Alabama Day was first celebrated statewide in 1903. In 1923 the Alabama Legislature adopted a resolution calling for the observance of the day at the urging of the Alabama Department of Education and the Alabama Department of Archives and History.
To celebrate Alabama Day I present a few Alabama artifacts from my personal collection. They include, at top left, a Native American arrowhead that I found in the Buttahatchee River in Marion County; at top right are pieces of broken glass from the same river; at bottom right is another artifact that I found on top of the ground and at bottom left is an oddly shaped rock that I found in the river.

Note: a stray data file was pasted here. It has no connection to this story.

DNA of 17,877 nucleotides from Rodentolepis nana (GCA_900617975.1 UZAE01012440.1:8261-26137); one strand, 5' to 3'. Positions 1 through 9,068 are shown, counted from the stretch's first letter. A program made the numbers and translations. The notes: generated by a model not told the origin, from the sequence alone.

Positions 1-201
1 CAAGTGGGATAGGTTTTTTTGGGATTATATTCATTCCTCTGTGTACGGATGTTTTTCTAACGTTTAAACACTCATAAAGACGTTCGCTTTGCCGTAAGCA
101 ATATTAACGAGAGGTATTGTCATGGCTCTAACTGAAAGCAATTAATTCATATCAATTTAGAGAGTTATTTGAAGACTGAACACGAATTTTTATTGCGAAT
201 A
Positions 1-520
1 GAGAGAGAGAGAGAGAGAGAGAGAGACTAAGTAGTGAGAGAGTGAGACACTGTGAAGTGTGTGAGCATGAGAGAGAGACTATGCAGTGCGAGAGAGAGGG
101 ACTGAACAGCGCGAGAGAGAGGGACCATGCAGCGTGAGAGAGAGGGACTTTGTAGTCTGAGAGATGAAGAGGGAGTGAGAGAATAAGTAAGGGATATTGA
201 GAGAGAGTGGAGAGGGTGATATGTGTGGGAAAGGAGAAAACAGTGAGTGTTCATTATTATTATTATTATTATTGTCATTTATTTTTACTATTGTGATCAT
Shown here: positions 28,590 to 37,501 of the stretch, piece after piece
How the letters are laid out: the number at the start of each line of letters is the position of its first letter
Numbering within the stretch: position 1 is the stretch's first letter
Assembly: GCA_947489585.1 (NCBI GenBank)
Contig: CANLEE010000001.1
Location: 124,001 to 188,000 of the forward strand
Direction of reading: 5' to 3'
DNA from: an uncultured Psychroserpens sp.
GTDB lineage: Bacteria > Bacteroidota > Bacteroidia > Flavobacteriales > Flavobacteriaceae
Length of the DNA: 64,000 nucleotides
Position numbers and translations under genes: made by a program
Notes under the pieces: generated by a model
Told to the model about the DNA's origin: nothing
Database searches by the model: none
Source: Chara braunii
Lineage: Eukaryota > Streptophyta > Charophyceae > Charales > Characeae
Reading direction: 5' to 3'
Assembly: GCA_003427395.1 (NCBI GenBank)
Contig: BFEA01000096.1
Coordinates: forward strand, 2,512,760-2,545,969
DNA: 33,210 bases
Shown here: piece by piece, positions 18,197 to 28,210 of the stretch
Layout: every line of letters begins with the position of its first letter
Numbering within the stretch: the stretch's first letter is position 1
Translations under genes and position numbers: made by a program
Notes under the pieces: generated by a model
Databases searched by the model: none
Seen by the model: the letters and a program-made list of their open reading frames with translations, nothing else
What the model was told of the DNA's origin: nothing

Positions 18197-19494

The jagged edges of the glass have been smoothed down from years of washing down the river. I arranged them in the shape of the Alabama state flag, a St. Andrew’s Cross.
Here are some fun Alabama facts from the Alabama Department of Archives and History website:
The first Alabama constitutional convention met in Hunstville at Walker Allen’s cabinet shop.
The first electric streetcar in the world ran down Dexter Avenue in Montgomery. It was nicknamed the Lightning Route.
The first submarine, the C.S.S.Hunley was built in Mobile.
Rosa Parks started the Montgomery Bus Boycott in Montgomery and energized a national civil rights movement.
The first Mardi Gras ever in the United States happened in Mobile.
So when you are out and about today don’t be afraid to show your Alabama pride. As you wish everyone a “happy holiday”, throw in a “Happy Alabama Day” to boot. You can even throw in a "ya'll." And to make it even better crank up that southern accent a few notches! You'll be glad you did! Happy Alabama Day, ya'll!